The government’s move to place the SA Post Office under business rescue is designed to buy the state-owned company some time from having to immediately pay back creditors and shield it from lawsuits from parties demanding payments running into billions of rands.

The SA Post Office is on track to be the fourth state-owned enterprise (SOE) to be placed under business rescue in nearly four years, as the struggling company attempts to avoid the worst-case scenario of having to permanently close its doors.

The Department Of Communications and Digital Technologies, which oversees the SA Post Office, has applied to the high court in Pretoria to have the SOE placed in a business rescue process, which would provide it with the breathing room to be saved from collapse.

If the court application, to be heard on 4 July, is successful, the Post Office will follow in the footsteps of SOEs including SAA, Mango Airlines and SA Express.

SAA was placed under business rescue in December 2019 and emerged from the process in April 2021. The airline has resumed flights as a smaller entity. Mango Airlines is still under business rescue while SA Express’ process has failed and the airline has shut down ahead of liquidation.

The government’s move to place the SA Post Office under business rescue is designed to buy the SOE some time from having to immediately pay back creditors and shield it from lawsuits from parties that have demanded payments.

As of 31 March 2023, the Post Office owed creditors R5-billion. It cannot afford to pay this back as the SOE has been on a money-losing streak for 16 years.

Business rescue, which is provided for by the Companies Act, is an attempt to rehabilitate financially distressed companies by restructuring their affairs. The objective is to enable a company to continue operating while being restructured, temporarily suspending payments to creditors and saving some jobs in the process.

The SA Post Office has already been placed under provisional liquidation by its creditor, who has successfully secured a court order. Two real estate companies, which lease premises to the Post Office, successfully secured court orders to have the SOE provisionally liquidated.

A provisional liquidation portends a process of winding up the SA Post Office, which involves selling its assets. The proceeds from this sale would be used to pay liquidation expenses and the SOE’s creditors.

On 28 March 2023, a real estate company called Withinshaw Properties was granted a provisional liquidation order by the high court in Pretoria against the Post Office for rental payments due on its premises in Wynberg, Cape Town.

And on 9 February 2023, the high court granted a provisional liquidation order to another real estate company called Bay City Trading 457, also for rental payments owed by the Post Office.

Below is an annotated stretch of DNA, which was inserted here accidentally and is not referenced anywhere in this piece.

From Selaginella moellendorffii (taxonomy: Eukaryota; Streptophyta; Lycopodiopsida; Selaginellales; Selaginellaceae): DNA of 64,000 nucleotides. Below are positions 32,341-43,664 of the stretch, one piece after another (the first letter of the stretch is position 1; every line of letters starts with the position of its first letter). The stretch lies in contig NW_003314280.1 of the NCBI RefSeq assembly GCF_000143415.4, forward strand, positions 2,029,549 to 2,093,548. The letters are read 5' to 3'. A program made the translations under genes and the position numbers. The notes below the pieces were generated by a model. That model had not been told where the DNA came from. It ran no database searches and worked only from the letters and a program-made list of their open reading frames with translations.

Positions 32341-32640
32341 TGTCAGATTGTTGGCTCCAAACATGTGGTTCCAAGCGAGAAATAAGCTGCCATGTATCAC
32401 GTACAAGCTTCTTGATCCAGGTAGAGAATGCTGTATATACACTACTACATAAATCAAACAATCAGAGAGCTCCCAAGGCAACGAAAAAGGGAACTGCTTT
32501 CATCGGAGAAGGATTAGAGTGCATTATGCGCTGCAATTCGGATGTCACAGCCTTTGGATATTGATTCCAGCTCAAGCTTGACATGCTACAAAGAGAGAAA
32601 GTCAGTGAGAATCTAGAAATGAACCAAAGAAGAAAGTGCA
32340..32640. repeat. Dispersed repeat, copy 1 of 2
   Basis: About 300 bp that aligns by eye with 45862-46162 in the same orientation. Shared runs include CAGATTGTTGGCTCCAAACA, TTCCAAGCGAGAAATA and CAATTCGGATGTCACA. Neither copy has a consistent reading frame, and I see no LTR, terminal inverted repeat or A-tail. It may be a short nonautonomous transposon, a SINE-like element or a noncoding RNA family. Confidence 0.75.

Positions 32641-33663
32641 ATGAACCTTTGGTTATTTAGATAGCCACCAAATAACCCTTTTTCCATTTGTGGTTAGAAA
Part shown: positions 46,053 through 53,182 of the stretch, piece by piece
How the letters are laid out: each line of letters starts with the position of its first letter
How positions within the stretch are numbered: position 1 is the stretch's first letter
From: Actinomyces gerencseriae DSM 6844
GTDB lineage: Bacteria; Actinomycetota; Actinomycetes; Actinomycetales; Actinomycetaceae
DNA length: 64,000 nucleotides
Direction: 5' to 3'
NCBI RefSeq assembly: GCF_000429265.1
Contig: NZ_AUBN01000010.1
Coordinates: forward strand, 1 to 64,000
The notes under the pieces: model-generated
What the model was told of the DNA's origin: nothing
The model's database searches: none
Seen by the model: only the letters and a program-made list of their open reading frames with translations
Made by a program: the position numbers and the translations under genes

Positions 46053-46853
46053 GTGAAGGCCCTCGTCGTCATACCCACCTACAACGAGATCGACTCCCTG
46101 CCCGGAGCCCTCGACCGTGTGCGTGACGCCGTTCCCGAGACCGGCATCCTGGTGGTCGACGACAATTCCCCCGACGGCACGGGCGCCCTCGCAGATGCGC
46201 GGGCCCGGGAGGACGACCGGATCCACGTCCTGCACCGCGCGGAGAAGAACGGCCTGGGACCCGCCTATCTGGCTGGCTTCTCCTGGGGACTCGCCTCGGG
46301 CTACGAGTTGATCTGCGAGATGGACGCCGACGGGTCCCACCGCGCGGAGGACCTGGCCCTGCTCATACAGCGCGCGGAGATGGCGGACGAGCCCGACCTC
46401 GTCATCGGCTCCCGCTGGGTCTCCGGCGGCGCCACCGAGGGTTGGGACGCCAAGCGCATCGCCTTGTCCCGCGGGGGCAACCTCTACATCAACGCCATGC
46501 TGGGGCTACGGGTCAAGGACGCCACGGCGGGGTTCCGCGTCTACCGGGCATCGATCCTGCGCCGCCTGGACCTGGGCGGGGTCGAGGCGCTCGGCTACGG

In both cases, the high court placed the Post Office under provisional and not final liquidation because it wants all affected parties to return to court and put forward their reasons why the court should not order the final liquidation of the SOE.

In the Withinshaw Properties provisional liquidation order, parties are set to return to court on 6 July to argue against a final liquidation order, while the matter involving Bay City Trading 457 was heard on 1 June. During this hearing, the Department Of Communications and Digital Technologies told the court it believes business rescue would be the best remedy for the SA Post Office.

The department told the court that the government cannot allow the Post Office to collapse because it offers “crucial” services, including distributing social grants to more than 7 million beneficiaries every month.

The department’s minister, Mondli Gungubele, believes that the National Treasury bailout of R2.4-billion given to the Post Office in the February budget might solve some of the SOE’s problems. And placing the Post Office under final liquidation might jeopardise this government bailout, spelling disaster for the SOE.

Gungubele urged the court not to make any “precipitous decisions” that might lead to the Post Office permanently closing its doors.

In weighing up its decision on whether to place the Post Office under business rescue or final liquidation, the courts have to consider whether the SOE has reasonable prospects of success.

The Post Office made a loss of R2.1-billion for the 12 months ending 31 March 2023. The SOE has been recording losses for 16 consecutive years.

The Post Office owes the SA Revenue Service R539-million for taxes relating to salary payments; R1.1-billion is due to the Post Office Retirement Fund; R596-million is owed to Medipos (a medical aid scheme for workers) and R108-million to the Unemployment Insurance Fund.

The Post Office deducts the salaries of its more than 10,000 workers for medical aid, SA Revenue Service income tax, retirement funds and UIF contributions, but fails to hand over these statutory payments to the relevant institutions.

With such a dire financial picture, some analysts believe that not even a business rescue process can save the SA Post Office.